5 Books that Taught Me To Look at Everything Differently
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5 Books that Taught Me To Look at Everything Differently

5 Books that Taught Me To Look at Everything Differently

By John Jantsch

This time of year it’s customary to read lists of business books deemed best in class for the year.

Today I want to share 5 books, none of which would be directly categorized as business books, that have helped shape the lens that I view my business, strategy, challenges and maybe even relationships.

Image: Sara Jantsch salt flats Bolivia

One of the greatest constraints that business people face is the inability to view things from a new point of view. Continuing to return to the box filled only with the ideas and experiences of our past or of that of our industry norm is what makes innovation, growth and creativity seems so hard.

Until you can explore and find new ways to view everything around you, everything that happens and needs to happen, I think you’ll may always feel just a little bit trapped.

Great artists and others that we might call creative are often blessed with the gift, or curse as it may be, of envisioning things differently, seeing negative space as the real potential, or finding patterns in nature and culture that give clues to massive discoveries in seemingly unrelated fields.

While the traditionally analytical business owner may not view themselves as naturally creative there is significant evidence that a new view of space and time can be acquired, much like glasses I think, if you’re open to it, and I would like suggest you must be.

Below are 5 books that I’ve turned to repeatedly to help me find ways to unlock new business perspective, precisely because they are not business books.

The Timeless Way of Building – This Christopher Alexander classic explains the idea of patterns in architecture. While architects are very familiar with this work, dubbed a part of the Oregon Experiment because of the study of patterns in building the University of Oregon campus, I am always blown away by the practical application of this one idea – A pattern is a way to solve a specific problem, by bringing two conflicting forces into balance. I think the study of patterns is such a fascinating way to view business, selling, systems, and customers.

The Calculus Diaries: How Math Can Help You Lose Weight, Win in Vegas, and Survive a Zombie Apocalypse – The Calculus Diaries is the fun and fascinating account of English major, Jennifer Ouellette’s year spent confronting her math phobia head on. With a fair amount of humor tossed in, Ouellette shows how she learned to apply calculus to everything from gas mileage to dieting, from the rides at Disneyland to shooting craps in Vegas-proving that even the mathematically challenged can learn the fundamentals of the universal language. I don’t turn to this book because I want you to learn Calculus, I think this book demonstrates how you can totally change your view of something when you start to look for practical applications. So many people can relate to the math phobia and I think there are many business phobias that need a new look – anyone hate selling?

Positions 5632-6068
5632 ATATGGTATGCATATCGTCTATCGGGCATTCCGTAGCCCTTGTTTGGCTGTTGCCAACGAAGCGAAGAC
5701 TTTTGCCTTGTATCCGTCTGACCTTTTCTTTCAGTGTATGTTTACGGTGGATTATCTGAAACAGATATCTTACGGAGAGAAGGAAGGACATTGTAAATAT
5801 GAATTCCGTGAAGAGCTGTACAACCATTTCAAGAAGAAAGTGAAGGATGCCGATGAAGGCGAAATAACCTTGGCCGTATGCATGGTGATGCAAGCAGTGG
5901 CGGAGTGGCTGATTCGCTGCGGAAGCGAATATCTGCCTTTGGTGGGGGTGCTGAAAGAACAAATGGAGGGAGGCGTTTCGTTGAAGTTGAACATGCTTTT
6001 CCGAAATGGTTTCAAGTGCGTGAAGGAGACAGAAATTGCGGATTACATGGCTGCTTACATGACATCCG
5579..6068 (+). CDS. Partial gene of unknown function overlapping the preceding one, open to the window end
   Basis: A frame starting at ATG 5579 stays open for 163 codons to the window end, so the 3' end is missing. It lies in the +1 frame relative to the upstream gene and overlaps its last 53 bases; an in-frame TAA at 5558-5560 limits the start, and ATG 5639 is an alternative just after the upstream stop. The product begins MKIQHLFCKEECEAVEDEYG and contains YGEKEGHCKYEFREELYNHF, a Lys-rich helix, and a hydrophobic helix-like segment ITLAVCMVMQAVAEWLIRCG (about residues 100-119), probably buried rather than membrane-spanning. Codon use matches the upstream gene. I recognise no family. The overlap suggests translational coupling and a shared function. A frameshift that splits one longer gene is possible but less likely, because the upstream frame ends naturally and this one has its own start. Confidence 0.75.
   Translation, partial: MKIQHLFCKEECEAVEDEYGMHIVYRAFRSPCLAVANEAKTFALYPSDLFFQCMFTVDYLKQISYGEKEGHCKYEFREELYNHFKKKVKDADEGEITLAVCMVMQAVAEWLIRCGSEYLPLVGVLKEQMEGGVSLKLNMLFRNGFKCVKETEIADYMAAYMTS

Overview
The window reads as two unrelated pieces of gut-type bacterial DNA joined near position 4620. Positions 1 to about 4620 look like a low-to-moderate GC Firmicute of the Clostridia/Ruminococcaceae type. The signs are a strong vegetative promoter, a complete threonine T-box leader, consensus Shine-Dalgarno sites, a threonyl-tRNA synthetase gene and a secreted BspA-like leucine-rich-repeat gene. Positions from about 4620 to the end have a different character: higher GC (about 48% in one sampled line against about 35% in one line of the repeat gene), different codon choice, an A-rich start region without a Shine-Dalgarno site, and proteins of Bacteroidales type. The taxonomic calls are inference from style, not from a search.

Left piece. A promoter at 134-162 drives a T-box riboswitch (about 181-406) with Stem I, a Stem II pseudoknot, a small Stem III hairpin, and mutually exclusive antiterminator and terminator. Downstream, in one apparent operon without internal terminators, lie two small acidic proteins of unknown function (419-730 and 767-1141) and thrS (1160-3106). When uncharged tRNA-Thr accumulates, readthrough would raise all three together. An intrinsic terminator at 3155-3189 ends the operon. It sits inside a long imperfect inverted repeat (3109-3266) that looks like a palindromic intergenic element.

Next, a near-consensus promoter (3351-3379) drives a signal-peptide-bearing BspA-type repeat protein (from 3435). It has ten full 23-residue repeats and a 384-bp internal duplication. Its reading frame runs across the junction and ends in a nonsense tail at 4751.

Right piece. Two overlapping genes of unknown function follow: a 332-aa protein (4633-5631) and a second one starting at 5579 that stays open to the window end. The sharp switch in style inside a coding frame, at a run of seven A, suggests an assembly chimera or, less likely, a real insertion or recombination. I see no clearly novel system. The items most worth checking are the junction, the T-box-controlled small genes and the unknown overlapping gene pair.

Envisioning Information – Edward Tufte- This is visually gorgeous book that you might find on a coffee table or two, but this is no a book to just flip through. This is a book that you need to spend time with as it presents that best example of visual information design and the underlying principle that make the great ones sing. It’s easy to how this book should be required reading for any web page designer, UI designers, statisticians, cartographers, scientists, but today every business owner must be concerned with presenting dense information in a clear way and this books lets you see how to do just that.

The Ramen King and I: How the Inventor of Instant Noodles Fixed My Love Life – Anyone that has the nerve to jump into this entire list may find this book to be both the most entertaining and oddest. The book tells the autobiography from NPR commentator Andy Raskin and is part humorous, odd and spiritual. For me the best part was an introduction to the Japanese art of sushi. I’ll admit I’m not really a fan of sushi, possibly due to the fact that my sushi has come from a Midwestern grocery store, but this book opened my eyes to the wonderful, patient art. In the end Rasking realizes that in order to quell his demons he is going to have to face them and reassess how he looks at his life and that’s what this book has to teach many a business owner.

The Art of Learning: An Inner Journey to Optimal Performance – Josh Waitzkin – Waitzkin is a world champion chess player and subject of the 1993 movie Searching for Bobby Fisher. In this memoir he reveals how his skill with chess can be applied to the much more seemingly physically demanding sport of Tai Chi. He took the sport up in an effort to experience that process of learning something anew and had no intention of competing. For five years straight he was the Tai Chi Chuan Push Hands Middleweight National Champion. In The Art of Learning he shares how anyone can learn how to tap new perspectives to create optimal performance.

Are there any books that have had this same impact on your thinking?

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